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Windows 7: Upgaded to Win7 - do i have to keep my XP system/disks

13 Apr 2015   #1
autolycus

Windows 7 Professional 64bit
 
 
Upgaded to Win7 - do i have to keep my XP system/disks

I seem to have upgraded sucessfully - a clean install over my 32 bit XP SP3 using Windows & Professional x64 Upgrade disk.

I back up the system regularly using macrium reflect, so i should be OK in the case of a serious problem.

However, if i had to do a clean install after some unforseen catastrophe, how would i go about it? I mean would i do better to keep my old XP on its old SSD (i cloned it before the upgrade) or if not, would i have to keep the XP system disks so i could clean install that first before i used the Upgrade disk? Either way it seems a bit of a pain, but i can see no way around it. Can anyone here, please?


My System SpecsSystem Spec
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13 Apr 2015   #2
AddRAM

Windows 7 Pro x64 Windows 10 Pro x64
 
 

You would just do another clean install with your upgrade disc. You don`t have to have XP installed.

Did you actually do a clean install ? Did you boot from the disc or were you in XP ?
My System SpecsSystem Spec
13 Apr 2015   #3
whs
Microsoft MVP

Vista, Windows7, Mint Mate, Zorin, Windows 8
 
 

With an upgrade W7 you may have to go back to XP in case a reinstall is required. I would keep everything of XP that is the most convenient for that case.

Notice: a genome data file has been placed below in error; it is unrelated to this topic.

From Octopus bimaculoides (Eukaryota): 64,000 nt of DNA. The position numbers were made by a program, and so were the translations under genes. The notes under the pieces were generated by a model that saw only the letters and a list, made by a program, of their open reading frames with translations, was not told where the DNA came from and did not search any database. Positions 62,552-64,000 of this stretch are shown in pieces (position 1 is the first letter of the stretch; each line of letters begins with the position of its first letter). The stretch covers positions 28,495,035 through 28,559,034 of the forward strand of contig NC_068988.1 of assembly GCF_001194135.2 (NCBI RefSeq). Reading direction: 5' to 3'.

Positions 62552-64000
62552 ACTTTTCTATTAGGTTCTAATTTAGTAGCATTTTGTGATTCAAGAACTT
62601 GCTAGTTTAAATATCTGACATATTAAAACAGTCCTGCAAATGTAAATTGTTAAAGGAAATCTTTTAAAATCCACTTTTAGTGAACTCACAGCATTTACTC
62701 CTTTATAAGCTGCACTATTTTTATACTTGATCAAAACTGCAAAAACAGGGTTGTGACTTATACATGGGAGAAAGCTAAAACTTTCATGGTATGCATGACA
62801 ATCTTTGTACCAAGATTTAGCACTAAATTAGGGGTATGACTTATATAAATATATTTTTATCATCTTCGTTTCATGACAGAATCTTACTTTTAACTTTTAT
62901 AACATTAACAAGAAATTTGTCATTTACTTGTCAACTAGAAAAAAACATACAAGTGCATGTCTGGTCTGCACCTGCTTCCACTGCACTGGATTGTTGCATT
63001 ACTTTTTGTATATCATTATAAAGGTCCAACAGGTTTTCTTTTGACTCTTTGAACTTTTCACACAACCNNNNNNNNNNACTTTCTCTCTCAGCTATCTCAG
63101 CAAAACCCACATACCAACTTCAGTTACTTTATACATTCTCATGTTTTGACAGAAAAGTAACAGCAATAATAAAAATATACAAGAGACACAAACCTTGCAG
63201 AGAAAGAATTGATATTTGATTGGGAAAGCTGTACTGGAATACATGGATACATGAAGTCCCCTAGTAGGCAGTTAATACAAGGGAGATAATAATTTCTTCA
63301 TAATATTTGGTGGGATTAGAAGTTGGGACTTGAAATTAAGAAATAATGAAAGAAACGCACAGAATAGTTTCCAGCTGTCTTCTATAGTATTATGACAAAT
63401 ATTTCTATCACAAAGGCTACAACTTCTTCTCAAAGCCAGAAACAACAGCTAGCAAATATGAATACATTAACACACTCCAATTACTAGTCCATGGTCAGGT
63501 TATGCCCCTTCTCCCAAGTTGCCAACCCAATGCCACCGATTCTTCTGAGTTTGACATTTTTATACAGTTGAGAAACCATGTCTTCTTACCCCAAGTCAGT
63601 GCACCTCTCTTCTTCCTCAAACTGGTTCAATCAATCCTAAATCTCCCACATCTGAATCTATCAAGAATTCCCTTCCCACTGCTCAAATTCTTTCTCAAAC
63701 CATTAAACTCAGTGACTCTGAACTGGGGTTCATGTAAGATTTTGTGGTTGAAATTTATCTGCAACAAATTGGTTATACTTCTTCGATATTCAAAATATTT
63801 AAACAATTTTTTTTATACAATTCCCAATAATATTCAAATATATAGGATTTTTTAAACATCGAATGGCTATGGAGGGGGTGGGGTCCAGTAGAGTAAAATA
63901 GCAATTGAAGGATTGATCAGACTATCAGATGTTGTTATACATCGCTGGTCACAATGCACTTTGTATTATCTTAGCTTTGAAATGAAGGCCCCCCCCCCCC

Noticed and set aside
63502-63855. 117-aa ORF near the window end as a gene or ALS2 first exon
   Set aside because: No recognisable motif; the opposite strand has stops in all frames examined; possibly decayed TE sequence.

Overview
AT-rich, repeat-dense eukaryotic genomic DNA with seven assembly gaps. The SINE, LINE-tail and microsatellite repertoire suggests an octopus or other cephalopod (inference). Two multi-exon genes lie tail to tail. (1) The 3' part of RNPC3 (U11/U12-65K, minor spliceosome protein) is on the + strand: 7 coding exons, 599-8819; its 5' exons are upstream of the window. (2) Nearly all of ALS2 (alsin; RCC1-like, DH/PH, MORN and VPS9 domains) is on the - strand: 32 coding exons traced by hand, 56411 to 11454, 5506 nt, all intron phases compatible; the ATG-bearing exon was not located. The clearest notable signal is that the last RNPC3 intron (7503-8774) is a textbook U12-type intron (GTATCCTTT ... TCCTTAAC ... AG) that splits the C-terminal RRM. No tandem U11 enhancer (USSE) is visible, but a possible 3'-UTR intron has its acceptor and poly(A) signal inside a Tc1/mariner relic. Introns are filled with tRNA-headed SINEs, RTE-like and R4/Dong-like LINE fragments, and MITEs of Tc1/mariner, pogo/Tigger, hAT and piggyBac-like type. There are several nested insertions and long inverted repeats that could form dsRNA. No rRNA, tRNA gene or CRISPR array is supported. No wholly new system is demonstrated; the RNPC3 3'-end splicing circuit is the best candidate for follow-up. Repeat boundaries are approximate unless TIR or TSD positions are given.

But you can also do a clean install with the upgrade disc.

Clean Install with a Upgrade Windows 7 Version
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13 Apr 2015   #4
Berton

Windows 7 Ultimate 64-bit, Windows 8.1 64-bit, Mac OS X 10.10, Linux Mint 17, Windows 10 Pro TP
 
 

Usually Yes. The EULA specifies that. The need is for proving ownership of a previous version when installing or needing to reinstall.
Quote:
The Microsoft Software License Terms contain information about the terms and conditions of using Microsoft software. The license terms differ depending on the edition of Windows 7.
To find out which edition of Windows 7 is running on your computer

  • Click the Start button , right-click Computer, and then click Properties.
    The edition of Windows 7 you are running is displayed under Windows edition near the top of the window.
To read the license terms

  1. Click the Start button , and then, in the Start menu, click Computer.
  2. Under Hard Disk Drives, double-click the drive where Windows is installed. This is often the drive labeled (C.
  3. Double-click the Windows folder, double-click the System32 folder, double-click the en-US folder, double-click the Licenses folder, and then double-click the _Default folder.
  4. Double-click the folder that corresponds to the edition of Windows 7 that's installed on your computer, and then double-click license.
    The license will open in a new window.
This is the relevant item in the license:
"15. UPGRADES. To use upgrade software, you must first be licensed for the software that is eligible for the upgrade. Upon upgrade, this agreement takes the place of the agreement for the software you upgraded from. After you upgrade, you may no longer use the software you upgraded from."